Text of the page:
September

September is the ninth month of the year in the Julian and Gregorian calendars, the third of four months to have a length of 30 days, and the fourth of five months to have a length of less than 31 days. In the Northern Hemisphere September is the seasonal equivalent of March in the Southern Hemisphere.

In the Northern hemisphere, the beginning of the meteorological autumn is on 1 September. In the Southern hemisphere, the beginning of the meteorological spring is on 1 September. 

September marks the beginning of the ecclesiastical year in the Eastern Orthodox Church. It is the start of the academic year in many countries, in which children go back to school after the summer break, sometimes on the first day of the month.

September (from Latin septem, "seven") was originally the seventh of ten months on the oldest known Roman calendar, with March (Latin Martius) the first month of the year until perhaps as late as 153 BC. After the calendar reform that added January and February to the beginning of the year, September became the ninth month, but retained its name. It had 29 days until the Julian reform, which added a day.

Ancient Roman observances for September include Ludi Romani, originally celebrated from September 12 to September 14, later extended to September 5 to September 19. In the 1st century BC, an extra day was added in honor of the deified Julius Caesar on 4 September. Epulum Jovis was held on September 13. Ludi Triumphales was held from September 18–22. The Septimontium was celebrated in September, and on December 11 on later calendars. These dates do not correspond to the modern Gregorian calendar. In 1752, the British Empire adopted the Gregorian calendar. In the British Empire that year, September 2 was immediately followed by September 14.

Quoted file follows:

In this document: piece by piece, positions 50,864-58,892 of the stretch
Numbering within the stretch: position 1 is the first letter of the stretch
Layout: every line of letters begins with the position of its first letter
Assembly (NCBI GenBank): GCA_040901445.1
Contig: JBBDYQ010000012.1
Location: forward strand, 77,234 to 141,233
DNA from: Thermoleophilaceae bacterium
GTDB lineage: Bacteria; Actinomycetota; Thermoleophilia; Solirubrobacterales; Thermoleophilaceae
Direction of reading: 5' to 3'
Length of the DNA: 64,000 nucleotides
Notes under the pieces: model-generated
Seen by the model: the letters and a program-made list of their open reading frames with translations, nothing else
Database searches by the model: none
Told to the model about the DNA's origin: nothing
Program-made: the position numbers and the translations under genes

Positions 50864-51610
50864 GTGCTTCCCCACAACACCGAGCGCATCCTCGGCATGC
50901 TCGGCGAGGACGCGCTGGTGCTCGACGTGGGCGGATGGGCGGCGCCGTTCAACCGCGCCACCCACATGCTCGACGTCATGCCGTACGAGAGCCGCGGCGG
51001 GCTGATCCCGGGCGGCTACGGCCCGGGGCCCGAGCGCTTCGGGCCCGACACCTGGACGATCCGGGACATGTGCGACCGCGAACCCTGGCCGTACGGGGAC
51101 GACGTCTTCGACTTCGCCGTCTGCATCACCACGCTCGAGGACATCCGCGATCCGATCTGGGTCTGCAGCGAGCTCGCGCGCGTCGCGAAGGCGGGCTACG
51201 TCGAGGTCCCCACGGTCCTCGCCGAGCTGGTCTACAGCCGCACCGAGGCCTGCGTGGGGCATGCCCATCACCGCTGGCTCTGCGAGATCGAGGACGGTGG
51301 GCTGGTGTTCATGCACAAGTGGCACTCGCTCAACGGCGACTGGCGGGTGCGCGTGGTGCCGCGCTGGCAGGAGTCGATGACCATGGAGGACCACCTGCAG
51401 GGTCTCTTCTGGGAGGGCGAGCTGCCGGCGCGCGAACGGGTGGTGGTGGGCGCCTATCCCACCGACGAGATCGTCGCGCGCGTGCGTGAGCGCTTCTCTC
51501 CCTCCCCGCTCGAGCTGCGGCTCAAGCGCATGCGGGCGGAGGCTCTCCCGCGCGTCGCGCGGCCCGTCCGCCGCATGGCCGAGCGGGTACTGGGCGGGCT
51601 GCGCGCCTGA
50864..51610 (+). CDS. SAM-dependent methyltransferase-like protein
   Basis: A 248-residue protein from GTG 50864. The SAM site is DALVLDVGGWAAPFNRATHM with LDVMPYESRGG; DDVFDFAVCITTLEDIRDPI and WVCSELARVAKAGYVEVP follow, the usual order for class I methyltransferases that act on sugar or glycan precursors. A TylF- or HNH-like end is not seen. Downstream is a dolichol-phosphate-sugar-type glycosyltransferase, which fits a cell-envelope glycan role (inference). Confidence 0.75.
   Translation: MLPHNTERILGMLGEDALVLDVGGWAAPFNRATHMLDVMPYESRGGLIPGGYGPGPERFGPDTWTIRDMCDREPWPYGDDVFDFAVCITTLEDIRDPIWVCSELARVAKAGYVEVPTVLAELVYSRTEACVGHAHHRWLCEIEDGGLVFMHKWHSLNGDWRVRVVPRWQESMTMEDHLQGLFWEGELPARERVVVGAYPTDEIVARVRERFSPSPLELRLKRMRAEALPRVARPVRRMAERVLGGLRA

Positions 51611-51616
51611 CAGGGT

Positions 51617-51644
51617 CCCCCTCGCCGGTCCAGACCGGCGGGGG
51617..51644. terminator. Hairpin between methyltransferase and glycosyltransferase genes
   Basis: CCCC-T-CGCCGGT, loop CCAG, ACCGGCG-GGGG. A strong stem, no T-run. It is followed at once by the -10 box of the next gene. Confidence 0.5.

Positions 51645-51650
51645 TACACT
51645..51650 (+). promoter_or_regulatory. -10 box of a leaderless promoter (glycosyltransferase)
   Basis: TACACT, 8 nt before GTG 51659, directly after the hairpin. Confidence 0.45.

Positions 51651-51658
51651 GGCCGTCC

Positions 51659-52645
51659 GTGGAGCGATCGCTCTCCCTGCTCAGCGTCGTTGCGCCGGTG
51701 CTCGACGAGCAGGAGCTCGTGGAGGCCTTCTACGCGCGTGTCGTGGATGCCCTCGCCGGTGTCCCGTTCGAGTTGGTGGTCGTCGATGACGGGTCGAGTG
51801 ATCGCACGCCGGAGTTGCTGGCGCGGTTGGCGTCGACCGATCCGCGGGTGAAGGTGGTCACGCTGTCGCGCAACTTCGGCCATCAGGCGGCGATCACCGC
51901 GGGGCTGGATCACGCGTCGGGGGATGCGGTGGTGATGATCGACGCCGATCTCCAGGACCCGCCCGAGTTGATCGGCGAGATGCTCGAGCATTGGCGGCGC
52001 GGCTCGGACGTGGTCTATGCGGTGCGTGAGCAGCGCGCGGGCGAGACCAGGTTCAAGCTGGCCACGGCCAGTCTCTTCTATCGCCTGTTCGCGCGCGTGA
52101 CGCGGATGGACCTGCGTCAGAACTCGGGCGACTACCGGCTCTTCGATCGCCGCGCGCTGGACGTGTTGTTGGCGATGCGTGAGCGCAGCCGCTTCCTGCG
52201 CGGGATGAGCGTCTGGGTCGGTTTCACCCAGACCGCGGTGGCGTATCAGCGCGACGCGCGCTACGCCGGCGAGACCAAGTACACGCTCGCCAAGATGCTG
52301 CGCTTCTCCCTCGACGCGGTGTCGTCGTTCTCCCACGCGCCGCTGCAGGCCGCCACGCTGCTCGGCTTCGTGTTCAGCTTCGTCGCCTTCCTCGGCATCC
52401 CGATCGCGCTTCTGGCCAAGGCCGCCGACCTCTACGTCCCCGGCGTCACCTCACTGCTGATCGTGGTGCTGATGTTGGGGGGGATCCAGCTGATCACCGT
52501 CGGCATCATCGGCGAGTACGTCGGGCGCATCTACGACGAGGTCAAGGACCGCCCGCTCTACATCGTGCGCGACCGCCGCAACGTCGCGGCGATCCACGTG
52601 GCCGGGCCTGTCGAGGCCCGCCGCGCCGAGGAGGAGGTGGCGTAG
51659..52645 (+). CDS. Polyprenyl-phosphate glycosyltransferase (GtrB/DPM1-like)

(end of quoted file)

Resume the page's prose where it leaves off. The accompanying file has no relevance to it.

September was called "harvest month" in Charlemagne's calendar. September corresponds partly to the Fructidor and partly to the Vendémiaire of the first French republic.

On Usenet, it is said that September 1993 (Eternal September) never ended. September is called Herbstmonat, harvest month, in Switzerland. The Anglo-Saxons called the month Gerstmonath, barley month, that crop being then usually harvested.

Seung-Hui Cho

Seung-Hui Cho (조승희 in Korean, properly Cho Seung-Hui; January 18, 1984 – April 16, 2007) was a South Korean-born spree killer and mass murderer who killed 32 people and wounded 17 others armed with two semi-automatic pistols on April 16, 2007, at the Virginia Polytechnic Institute and State University in Blacksburg, Virginia. An additional six people were injured jumping from windows to escape. Cho was a senior-level undergraduate student at the university. The shooting rampage came to be known as the Virginia Tech shooting. Cho committed suicide after police breached the doors of the building where most of the shooting had taken place. His body is buried in Fairfax, Virginia.

Born in South Korea, Cho immigrated to the United States at the age of eight with his family. He became a U.S. permanent resident as a South Korean national.

In middle school, he was diagnosed with a severe anxiety disorder with selective mutism, as well as major depressive disorder. After his diagnosis, he began receiving treatment and continued to receive therapy and special education support until his junior year of high school. During Cho's last two years at Virginia Tech, several instances of his abnormal behavior, as well as plays and other writings he submitted containing references to violence, caused concern among teachers and classmates.